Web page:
Friendshifts with Jan Yager

Cmtdarden: Thanks, Dr. Yager I'll check with her, that helps.
CL-Vigade2: Jan, what was the inspiration for your book?
Jan Yager: I actually started the book back in 1979, my sister had relocated to Manhattan and we lived a block away from each other after being separated for most of our 20s. We got very close and she had to move again and I wondered who would be there for me. Suddenly friendship was extremely important. Also at that time I was dating someone who had a longstanding friendship network going back to junior high school. I had never had a friendship with three friends at the same time and I wondered if male and female friendships were the same.
Jan Yager: So I was in graduate school and chose friendship patterns as my dissertation topic. Not only has my research back in the 70s and over the last two decades helped my relationships with my friends, but it has definitely helped my friendship with my sister. Also what's been a wonderful benefit is that I've applied to my relationship with my mother the friendship principals that I learned and that I detail in Friendshifts and I have evolved a wonderful relationship with my mother in my older years that unfortunately I was unable to have growing up. I'm sure anyone who's had a disappointing relationship with a parent/sibling or friend is rare and when it occurs it is to be celebrated.
CL-Vigade2L: That's right, Jan.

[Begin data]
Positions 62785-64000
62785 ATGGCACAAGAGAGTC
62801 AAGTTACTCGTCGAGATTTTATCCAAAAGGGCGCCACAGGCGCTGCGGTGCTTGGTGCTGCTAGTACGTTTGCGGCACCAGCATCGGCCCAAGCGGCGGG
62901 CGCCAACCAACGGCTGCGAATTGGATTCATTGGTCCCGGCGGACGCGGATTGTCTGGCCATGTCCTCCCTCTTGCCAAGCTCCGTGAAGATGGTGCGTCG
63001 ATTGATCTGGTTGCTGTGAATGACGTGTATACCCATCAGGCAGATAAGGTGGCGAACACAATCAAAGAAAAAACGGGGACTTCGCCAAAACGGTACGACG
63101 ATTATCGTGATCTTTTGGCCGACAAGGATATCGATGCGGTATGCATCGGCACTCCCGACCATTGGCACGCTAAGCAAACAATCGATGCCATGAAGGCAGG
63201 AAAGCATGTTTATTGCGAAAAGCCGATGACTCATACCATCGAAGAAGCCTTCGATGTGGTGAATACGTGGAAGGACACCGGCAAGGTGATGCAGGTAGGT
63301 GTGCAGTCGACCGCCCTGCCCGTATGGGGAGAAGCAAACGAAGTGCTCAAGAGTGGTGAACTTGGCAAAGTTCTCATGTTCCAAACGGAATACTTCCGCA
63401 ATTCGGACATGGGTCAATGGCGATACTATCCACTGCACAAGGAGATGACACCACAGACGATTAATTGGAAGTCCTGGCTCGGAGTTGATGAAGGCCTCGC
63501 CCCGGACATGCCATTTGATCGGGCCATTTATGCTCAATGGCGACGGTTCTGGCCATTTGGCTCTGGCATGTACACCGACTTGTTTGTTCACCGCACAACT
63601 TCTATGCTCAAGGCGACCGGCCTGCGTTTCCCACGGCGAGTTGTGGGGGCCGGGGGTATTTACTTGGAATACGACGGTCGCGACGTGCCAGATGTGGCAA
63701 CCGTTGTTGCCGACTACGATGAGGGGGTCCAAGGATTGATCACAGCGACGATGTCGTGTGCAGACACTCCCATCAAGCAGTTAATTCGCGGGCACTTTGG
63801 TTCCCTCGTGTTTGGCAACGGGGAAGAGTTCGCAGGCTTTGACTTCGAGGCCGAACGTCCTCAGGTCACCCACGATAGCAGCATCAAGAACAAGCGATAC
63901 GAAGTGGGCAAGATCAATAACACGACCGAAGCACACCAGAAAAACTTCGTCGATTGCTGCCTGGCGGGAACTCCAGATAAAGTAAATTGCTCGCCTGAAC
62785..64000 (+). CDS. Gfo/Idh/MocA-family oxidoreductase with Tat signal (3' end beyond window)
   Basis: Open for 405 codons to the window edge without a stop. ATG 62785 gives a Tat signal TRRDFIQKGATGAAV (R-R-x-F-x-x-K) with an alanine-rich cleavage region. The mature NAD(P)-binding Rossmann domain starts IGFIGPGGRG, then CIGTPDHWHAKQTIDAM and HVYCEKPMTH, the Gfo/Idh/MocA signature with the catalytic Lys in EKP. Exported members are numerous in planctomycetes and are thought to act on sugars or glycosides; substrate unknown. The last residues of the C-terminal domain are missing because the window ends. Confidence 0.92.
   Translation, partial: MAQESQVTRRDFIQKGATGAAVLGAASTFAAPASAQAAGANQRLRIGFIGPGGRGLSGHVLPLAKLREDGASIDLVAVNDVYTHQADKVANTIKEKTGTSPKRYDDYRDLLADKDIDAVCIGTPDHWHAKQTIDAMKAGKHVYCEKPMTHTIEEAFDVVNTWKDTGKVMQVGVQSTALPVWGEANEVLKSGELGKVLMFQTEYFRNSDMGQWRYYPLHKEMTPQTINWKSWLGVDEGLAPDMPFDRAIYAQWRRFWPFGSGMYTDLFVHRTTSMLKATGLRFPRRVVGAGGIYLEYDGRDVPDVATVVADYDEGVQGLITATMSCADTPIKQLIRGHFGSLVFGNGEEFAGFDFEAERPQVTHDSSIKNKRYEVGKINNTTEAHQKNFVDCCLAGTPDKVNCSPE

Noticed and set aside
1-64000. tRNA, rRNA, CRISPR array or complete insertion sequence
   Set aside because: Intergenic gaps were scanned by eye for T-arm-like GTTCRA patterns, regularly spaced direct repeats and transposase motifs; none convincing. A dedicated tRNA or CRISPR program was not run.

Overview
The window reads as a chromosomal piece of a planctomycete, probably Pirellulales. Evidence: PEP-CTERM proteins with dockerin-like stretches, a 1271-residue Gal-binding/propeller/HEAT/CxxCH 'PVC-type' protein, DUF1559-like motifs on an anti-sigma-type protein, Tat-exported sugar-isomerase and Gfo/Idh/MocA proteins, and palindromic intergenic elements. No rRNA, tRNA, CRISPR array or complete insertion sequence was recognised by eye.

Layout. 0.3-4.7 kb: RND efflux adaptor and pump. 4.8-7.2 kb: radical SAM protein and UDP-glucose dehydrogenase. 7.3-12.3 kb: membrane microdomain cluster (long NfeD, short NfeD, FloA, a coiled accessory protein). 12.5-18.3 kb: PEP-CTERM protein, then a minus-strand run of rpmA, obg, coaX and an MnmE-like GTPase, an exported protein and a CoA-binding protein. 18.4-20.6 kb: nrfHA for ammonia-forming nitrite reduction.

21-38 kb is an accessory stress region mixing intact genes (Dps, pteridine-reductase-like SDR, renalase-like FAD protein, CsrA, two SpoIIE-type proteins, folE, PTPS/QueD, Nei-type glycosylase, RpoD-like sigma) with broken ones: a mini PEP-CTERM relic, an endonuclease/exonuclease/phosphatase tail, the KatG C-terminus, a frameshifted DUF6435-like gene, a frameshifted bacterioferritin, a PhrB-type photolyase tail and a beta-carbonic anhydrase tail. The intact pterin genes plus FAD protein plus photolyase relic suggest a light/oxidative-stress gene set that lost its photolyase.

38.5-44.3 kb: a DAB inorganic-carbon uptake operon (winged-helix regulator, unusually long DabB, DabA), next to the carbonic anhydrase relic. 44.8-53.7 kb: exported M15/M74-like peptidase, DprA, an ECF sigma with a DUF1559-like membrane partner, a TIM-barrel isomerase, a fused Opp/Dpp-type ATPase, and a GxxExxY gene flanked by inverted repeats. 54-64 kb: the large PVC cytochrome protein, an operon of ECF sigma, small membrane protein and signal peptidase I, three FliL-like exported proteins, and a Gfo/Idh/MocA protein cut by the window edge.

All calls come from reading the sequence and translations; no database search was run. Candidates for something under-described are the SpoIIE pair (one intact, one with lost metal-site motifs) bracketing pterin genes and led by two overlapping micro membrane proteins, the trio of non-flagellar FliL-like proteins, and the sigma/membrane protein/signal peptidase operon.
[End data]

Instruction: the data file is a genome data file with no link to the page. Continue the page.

Jan Yager: I've seen so many open their minds to the examples Friendshifits can give in our lives including romantic ones. The strength of friendship is it's voluntary, there are many you can chose and yet you chose only a few, you have to work hard to maintain them. This is wonderful to apply to those relationships that unfortunately too many of use take for granted because we either live with that person or it is a relative. One of the key findings is that we have to cut our friends and the other relationships in our lives that are meaningful some slack and try to see conflict from their point of view. It is a complete myth that you can tell your friend "anything." You have to always think about what will what I say do to our friendship, what will it do to the friend I'm sharing it with, do I listen or do I just speak to my friends. Going back to my inspiration, up until recently there was so much attention on parent/child/romantic relationships everyone took friendships for granted. What I discovered is there are rules and there is scientific information that can actually help improve not only our own friends, but the friendship of our children and loved ones.

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